15 Best Things to Do in Texas City

Texas City
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A vibrant economy fueled by shipping, logistics, and oil companies boosted the attractions and facilities for the wonderful things to do in Texas City.

This urban hub of Galveston County, Texas, was founded in the early 1890s by three visiting Minnesota duck hunters—the Myers brothers.

The early development of this city was driven by its potent home ground on the southwestern shores of Galveston Bay.

The oil discovery in Texas in the 1890s likewise helped make Texas City a bustling deep-water port on Galveston Bay.

With over 100 years of history and a vibrant economic base, the city thus has amassed a wide selection of visitor offerings.

The points of interest in Texas City include museums that tell the city’s history and various leisure parks and commercial centers.

The city likewise offers plenty of water-based attractions, given its bayside location as well as its proximity to the coastal resorts of Galveston City.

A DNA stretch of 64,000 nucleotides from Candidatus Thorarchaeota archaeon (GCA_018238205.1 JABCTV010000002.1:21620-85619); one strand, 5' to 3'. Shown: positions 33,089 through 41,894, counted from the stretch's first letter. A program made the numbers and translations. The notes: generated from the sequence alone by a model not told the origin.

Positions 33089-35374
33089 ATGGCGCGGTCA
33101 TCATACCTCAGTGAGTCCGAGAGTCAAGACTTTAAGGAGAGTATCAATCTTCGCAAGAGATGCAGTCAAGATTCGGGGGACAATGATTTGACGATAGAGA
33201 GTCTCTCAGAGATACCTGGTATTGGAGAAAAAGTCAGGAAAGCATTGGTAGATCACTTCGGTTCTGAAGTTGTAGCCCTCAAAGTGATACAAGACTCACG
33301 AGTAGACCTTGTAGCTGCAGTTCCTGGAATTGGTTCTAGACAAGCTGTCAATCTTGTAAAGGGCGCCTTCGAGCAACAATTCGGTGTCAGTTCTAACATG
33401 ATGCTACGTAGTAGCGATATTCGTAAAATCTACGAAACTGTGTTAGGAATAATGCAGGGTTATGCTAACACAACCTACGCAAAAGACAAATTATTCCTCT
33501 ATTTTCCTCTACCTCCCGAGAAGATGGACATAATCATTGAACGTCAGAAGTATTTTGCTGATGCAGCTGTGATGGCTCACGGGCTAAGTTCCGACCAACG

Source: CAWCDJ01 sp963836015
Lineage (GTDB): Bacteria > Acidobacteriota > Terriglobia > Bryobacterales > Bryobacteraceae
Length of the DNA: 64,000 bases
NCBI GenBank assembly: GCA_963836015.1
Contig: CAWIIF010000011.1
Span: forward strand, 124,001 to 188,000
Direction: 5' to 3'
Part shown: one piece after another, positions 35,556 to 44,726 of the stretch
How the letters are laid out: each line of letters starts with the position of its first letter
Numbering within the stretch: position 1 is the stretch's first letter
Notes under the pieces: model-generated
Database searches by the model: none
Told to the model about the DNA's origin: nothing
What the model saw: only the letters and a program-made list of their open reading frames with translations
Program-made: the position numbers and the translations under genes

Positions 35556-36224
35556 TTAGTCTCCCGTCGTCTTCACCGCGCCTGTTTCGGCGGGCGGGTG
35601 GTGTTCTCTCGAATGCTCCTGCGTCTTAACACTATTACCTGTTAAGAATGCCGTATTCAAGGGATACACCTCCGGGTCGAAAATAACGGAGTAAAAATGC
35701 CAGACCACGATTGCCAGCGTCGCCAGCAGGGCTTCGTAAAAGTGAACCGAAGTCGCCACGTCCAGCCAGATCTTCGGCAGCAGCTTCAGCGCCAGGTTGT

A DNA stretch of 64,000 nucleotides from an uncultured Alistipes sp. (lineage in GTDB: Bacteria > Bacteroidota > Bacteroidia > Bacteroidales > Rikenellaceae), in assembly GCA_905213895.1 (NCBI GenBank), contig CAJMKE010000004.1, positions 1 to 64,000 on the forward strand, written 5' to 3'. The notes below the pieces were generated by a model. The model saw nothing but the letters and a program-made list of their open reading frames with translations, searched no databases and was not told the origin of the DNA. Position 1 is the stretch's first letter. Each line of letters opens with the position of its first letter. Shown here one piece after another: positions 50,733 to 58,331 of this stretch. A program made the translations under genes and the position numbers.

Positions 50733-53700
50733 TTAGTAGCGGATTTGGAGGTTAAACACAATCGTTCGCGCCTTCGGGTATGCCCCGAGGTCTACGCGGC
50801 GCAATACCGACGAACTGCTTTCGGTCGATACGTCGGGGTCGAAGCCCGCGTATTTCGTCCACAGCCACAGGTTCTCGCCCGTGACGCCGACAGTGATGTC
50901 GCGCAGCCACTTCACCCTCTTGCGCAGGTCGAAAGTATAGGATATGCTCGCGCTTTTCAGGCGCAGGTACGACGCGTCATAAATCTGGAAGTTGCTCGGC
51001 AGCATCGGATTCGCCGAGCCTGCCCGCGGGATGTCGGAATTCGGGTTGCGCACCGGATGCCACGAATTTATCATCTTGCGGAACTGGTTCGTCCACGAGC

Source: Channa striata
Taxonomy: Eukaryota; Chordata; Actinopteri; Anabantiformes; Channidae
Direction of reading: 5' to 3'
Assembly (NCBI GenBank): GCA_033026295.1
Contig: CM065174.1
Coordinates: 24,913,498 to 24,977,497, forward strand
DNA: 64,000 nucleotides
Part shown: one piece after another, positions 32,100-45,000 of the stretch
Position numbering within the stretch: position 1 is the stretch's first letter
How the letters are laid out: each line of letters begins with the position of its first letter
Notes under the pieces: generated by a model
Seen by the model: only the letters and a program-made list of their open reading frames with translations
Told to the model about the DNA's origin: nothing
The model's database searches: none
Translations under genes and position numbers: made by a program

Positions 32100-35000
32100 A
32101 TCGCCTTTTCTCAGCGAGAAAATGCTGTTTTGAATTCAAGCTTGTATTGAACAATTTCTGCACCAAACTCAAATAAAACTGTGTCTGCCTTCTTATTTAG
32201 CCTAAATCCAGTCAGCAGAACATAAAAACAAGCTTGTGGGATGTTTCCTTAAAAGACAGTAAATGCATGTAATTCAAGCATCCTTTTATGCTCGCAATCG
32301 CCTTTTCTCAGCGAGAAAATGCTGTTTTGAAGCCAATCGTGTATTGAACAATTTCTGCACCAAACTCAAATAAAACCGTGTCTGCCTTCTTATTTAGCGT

Better prepare for more than a day’s visit in a trip to Texas City, as you can gather from the following list of things to do in this Galveston Bay destination.

Enjoy the Waters at the Texas City Dike

Aerial view of the Texas City Dike.
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This dike was built in the 1930s to protect the Texas City Channel from excessive silting and cross-currents of Galveston Bay.

This structure stretches for 5.3 miles into Galveston Bay and is considered the world’s longest man-made fishing pier.

Sunset at Texas City Dike.
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The Texas City Dike, however, has become a popular area for fishing and for launching boats to the bay.

Various amenities have been developed here, including the Dike Beach for swimming, picnic shelters, bike trails, fish-cleaning stations, and restrooms.

There is a large playground at the dike’s base, plus an 18-hole disc golf course and bike rentals.

Woman looking at the Texas City dike.
David Solce dlsolce, CC0, via Wikimedia Commons

Tour Heritage Square Park

Though small, this is a park on 3rd Avenue North tells much about the history and early development of Texas City.

The park doesn’t have recreational facilities, and its main draws are four historic homes.

The park’s centerpiece attraction is the Davison Home, a classic rendition of Victorian architecture.

Built in the mid-1890s during the foundation years of Texas City, this vintage dwelling has a foundation reinforced with railroad ties and rebar.

Cypress wood shipped from Louisiana was used in this home’s construction.